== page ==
Feroze Varun Gandhi is finding his language within the impassioned political lexicon he has heard, used and brought changes to during the last 10 years. In politics, his speech has become gentler. The walk between the corridors of power and private spaces of life and poetry, have made Varun, 35, stumble upon the “inner truths” in verses. Stillness, his second collection of 51 poems published recently, is a profound journey in introspection, through sadness, solitude, love, hope, time, self and many other emotions and elements. He says, “I don’t read out my poems to anyone while I am writing them. Not even family members.”
Utero’ is the reservoir of retrospection and reconciliation with the self, and the “other” in self. The “I” becomes the eye to “see”, “seek” “watch” and “affirm”. The line “I rest upon broken roads” becomes the cradle of realisations, the “hunt” for love and the most beautiful in love. ‘In Utero’ snaps the umbilical cord between the present, and the past in ‘Residue’, perhaps the shortest poem. “When I was young; I fell on my heart; Both arms tied to the truth” (‘Residue’).
What would “safety” mean to a politician surrounded by guards and guns to protect him? The poet in Varun Gandhi ultimately finds solace and “safety” in words, duty (“The safest road is duty”— ‘To you’) and the loved ones (“If I could share the safety of your sighs”—‘In Utero’). ‘I write sounds’ shows the complex process of arriving at that “safety” through words, of words. “Words that spit and sneer, genuflect and retreat; I write all the people that ever hurt me”.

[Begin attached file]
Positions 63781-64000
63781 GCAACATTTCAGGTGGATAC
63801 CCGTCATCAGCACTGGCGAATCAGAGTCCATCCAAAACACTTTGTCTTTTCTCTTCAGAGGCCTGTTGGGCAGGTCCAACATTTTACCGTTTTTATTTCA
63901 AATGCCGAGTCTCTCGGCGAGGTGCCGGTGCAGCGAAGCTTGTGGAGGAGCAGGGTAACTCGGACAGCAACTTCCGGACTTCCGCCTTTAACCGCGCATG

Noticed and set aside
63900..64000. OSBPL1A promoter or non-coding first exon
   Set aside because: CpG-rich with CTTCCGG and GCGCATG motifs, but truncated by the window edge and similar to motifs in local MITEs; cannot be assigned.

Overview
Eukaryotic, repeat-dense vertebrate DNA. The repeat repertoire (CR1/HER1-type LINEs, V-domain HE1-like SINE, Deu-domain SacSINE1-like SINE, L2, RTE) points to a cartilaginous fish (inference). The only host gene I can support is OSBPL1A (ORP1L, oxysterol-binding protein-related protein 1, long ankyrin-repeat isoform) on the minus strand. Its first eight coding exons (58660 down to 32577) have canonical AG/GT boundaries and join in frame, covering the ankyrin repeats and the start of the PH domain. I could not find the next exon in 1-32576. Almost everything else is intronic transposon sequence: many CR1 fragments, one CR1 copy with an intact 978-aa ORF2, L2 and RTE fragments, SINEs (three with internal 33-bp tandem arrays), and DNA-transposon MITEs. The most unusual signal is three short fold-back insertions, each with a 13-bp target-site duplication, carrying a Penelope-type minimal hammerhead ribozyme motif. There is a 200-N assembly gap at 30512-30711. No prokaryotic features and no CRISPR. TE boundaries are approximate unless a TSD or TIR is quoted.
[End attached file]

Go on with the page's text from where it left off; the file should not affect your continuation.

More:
The effort to resurrect through words and language is clearly expressed. “Madness is a tongue; Silence is a debate” (‘If we must never meet again’). “But the same mind, Born over and over again” (‘Shadow’).
In ‘Rainkeeper’, the rhythm of an emotional tempest slows down, to rest. “My fight lay beside me”. There is an unseen audience, perhaps someone who is meant to take note of the words of courage that are held up, like a trophy. “Is it a surprise? That I’m still here; Long after you’ve left”. There is a proof of healing: “Looking after the rain in my mind.”
‘Inside’ takes you into a boxed inner space, of the inside. Pretentions are discarded rather strongly, not ruthlessly. The tone of patience wearing out is conveyed in peace, not passion. “I’ve taken off my mask; It was starting to bleed”. There is music of unrest. ‘Inside’ gives a hollowing perception of the darkness, and of a sit-in against solitude, against night, “night after night”, against a ruffled sense of time: “I lie in a patchwork of the impossible present”.
The physicality of love mingles with the sense of intimacy felt and unfelt in ‘Love’. “Don’t you remember we met in the serenity of your lips”. Love is painted on a wide canvas. “I’m bound to you; By the power that comes with being solitary” (‘Love’) leads you to a cold realisation of the warmth: “Love is a frozen word; I ride through it” (‘Closer’).
An overbearing sense of tiredness and fatigue inches away. The stillness remains, moving and still.
Varun treats failure with respect and readiness. The sense of anger is muted, retaliation restrained, confession controlled and reticence screaming in his poems. He looks back at hurt not with indignation but with the stoicism of a passing audience. The poem ‘Grey’ is a triumphant effort at mixing thoughts with colours on a palette of red, blue, white, grey, and “colour”. Photographs appended to the poems have been sourced from several international photographers. Varun has put them together with the help of Ishita Yadav, his colleague.